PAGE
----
The Cost Savings Potential of Biosimilar Drugs in the United States

December 16, 2014 Comments off

The Cost Savings Potential of Biosimilar Drugs in the United States
Source: RAND Corporation

The U.S. Food and Drug Administration (FDA) is expected to release final regulations outlining lower-cost approval pathway requirements for so-called biosimilar drugs. The introduction of biosimilars is expected to reduce prices, albeit to a lesser degree than small-molecule generics. This Perspective combines prior research and recent data to estimate cost savings in the U.S. market. We predict that biosimilars will lead to a $44.2 billion reduction in direct spending on biologic drugs from 2014 to 2024, or about 4 percent of total biologic spending over the same period, with a range of $13 billion to $66 billion. While our estimate uses recent data and transparent assumptions, we caution that actual savings will hinge on the specifics of the final FDA regulations and on the level of competition.

Births in the United States, 2013

December 15, 2014 Comments off

Births in the United States, 2013
Source: National Center for Health Statistics

Key findings
Data from the National Vital Statistics System

  • There were 3.93 million births in the United States in 2013, down less than 1% from 2012 and 9% from the 2007 high. The U.S. general fertility rate was at an all-time low in 2013.
  • Birth rates dropped to record lows in 2013 among women under age 30 and rose for most age groups 30 and over.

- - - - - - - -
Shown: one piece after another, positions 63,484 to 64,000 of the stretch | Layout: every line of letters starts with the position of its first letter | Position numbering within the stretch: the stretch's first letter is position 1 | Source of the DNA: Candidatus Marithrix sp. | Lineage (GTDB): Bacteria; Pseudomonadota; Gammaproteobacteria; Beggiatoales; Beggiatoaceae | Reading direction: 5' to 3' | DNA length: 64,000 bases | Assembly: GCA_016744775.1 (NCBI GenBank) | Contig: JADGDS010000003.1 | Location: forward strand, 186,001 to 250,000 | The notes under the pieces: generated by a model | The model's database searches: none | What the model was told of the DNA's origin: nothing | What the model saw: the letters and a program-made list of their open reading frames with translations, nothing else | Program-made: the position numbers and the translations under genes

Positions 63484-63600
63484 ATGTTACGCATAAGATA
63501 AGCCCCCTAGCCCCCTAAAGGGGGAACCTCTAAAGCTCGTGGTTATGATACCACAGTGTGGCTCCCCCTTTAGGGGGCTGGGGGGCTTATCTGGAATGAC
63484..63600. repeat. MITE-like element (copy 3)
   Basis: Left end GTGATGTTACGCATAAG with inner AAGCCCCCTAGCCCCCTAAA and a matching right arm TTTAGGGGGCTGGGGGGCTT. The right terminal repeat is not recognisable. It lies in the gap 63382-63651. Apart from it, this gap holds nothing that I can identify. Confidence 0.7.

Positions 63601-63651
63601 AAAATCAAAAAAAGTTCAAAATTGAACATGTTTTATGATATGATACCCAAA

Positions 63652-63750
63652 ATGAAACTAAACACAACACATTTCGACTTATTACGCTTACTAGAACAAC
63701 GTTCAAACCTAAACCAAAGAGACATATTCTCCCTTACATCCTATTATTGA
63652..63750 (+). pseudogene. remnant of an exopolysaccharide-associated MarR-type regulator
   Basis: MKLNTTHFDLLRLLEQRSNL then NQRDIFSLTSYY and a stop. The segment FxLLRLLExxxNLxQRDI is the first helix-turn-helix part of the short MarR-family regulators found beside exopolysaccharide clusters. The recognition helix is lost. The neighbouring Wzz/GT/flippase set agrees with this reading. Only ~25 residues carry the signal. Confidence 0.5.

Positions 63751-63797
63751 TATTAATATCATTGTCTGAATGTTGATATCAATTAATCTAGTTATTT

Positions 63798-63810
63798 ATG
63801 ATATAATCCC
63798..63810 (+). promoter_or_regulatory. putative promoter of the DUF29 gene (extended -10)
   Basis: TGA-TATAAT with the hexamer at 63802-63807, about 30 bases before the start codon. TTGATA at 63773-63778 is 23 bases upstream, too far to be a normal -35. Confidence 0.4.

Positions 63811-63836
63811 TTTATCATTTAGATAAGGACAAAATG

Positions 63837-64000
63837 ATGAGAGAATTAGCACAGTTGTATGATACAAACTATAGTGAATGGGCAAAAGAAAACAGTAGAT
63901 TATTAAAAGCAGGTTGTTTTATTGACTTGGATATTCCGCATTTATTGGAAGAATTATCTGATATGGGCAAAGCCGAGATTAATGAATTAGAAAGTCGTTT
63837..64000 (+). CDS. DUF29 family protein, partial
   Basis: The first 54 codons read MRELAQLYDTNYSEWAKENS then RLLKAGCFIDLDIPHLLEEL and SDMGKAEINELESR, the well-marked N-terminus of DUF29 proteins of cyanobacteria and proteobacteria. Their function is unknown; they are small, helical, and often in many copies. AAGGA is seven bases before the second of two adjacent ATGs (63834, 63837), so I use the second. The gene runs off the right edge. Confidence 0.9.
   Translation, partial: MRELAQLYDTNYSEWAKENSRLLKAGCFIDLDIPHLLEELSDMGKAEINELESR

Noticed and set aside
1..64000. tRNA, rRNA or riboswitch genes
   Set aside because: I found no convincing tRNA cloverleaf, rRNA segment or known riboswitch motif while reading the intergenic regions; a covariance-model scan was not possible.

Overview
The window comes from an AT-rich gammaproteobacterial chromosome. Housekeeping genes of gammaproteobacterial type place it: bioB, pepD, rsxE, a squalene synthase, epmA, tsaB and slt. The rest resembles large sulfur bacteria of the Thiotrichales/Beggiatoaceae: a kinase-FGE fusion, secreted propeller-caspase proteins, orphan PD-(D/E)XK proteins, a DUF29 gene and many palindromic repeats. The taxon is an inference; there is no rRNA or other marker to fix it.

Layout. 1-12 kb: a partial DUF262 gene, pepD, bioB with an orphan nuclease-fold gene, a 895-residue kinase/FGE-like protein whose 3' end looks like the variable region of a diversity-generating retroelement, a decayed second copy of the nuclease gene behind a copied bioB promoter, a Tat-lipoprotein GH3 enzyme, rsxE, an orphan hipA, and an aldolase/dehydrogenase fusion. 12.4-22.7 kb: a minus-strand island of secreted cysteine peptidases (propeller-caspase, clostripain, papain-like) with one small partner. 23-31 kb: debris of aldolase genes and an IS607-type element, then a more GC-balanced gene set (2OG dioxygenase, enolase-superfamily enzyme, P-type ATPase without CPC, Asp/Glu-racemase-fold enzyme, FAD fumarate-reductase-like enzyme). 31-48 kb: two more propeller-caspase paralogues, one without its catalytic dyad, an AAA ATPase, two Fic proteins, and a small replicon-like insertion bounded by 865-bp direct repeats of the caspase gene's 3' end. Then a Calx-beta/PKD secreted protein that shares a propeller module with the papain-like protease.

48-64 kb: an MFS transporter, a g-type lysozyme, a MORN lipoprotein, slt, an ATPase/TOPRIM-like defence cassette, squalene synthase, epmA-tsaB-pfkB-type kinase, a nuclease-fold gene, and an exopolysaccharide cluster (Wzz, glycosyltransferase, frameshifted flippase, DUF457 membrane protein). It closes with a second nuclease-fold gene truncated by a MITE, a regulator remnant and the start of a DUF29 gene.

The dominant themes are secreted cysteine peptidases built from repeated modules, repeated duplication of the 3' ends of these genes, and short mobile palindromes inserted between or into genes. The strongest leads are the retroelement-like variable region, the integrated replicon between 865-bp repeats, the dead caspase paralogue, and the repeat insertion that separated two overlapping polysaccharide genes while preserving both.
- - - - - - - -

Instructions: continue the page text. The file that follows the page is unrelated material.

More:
• The cesarean delivery rate declined less than 1% from 2012 to 2013, to 32.7% of births. This rate rose nearly 60% from 1996 to 2009, but was down slightly from the 2009 high.
  • The 2013 preterm birth rate was 11.39%, down 1% from 2012 and 11% from the 2006 peak. Declines in preterm rates since 2006 were reported across the United States.
  • The twin birth rate, which had been mostly stable for 2009–2012, rose 2% in 2013 to 33.7 per 1,000 births.

ASTHO Announces Release of 2014 National Health Security Preparedness Index™

December 15, 2014 Comments off

ASTHO Announces Release of 2014 National Health Security Preparedness Index™
Source: Association of State and Territorial Health Officials (ASTHO) and CDC

The Association of State and Territorial Health Officials (ASTHO), in partnership with the Centers for Disease Control and Prevention (CDC) and more than 35 development partners, released today the 2014 National Health Security Preparedness Index™ (NHSPI™), which measures and advances the nation’s readiness to protect people during a health emergency or disaster. The 2014 Index includes updated data and new content, especially in the areas of healthcare delivery and environmental health.

The 2014 national result,7.4 on a scale of 10, suggests that substantial health security preparedness capability exists across the nation with progress to sustain and build upon. It also suggests significant work still needs to be done. As with 2013 findings, 2014 areas of relative strength include Countermeasure Management, Incident & Information Management, and Health Security Surveillance. Areas suggesting need for greater development include the new domain of Environmental & Occupational Health, and Healthcare Delivery (previously Surge Management) and Community Planning & Engagement.

FDA approves Gardasil 9 for prevention of certain cancers caused by five additional types of HPV

December 15, 2014 Comments off

FDA approves Gardasil 9 for prevention of certain cancers caused by five additional types of HPV
Source: U.S. Food and Drug Administration

The U.S. Food and Drug Administration today approved Gardasil 9 (Human Papillomavirus 9-valent Vaccine, Recombinant) for the prevention of certain diseases caused by nine types of Human Papillomavirus (HPV). Covering nine HPV types, five more HPV types than Gardasil (previously approved by the FDA), Gardasil 9 has the potential to prevent approximately 90 percent of cervical, vulvar, vaginal and anal cancers.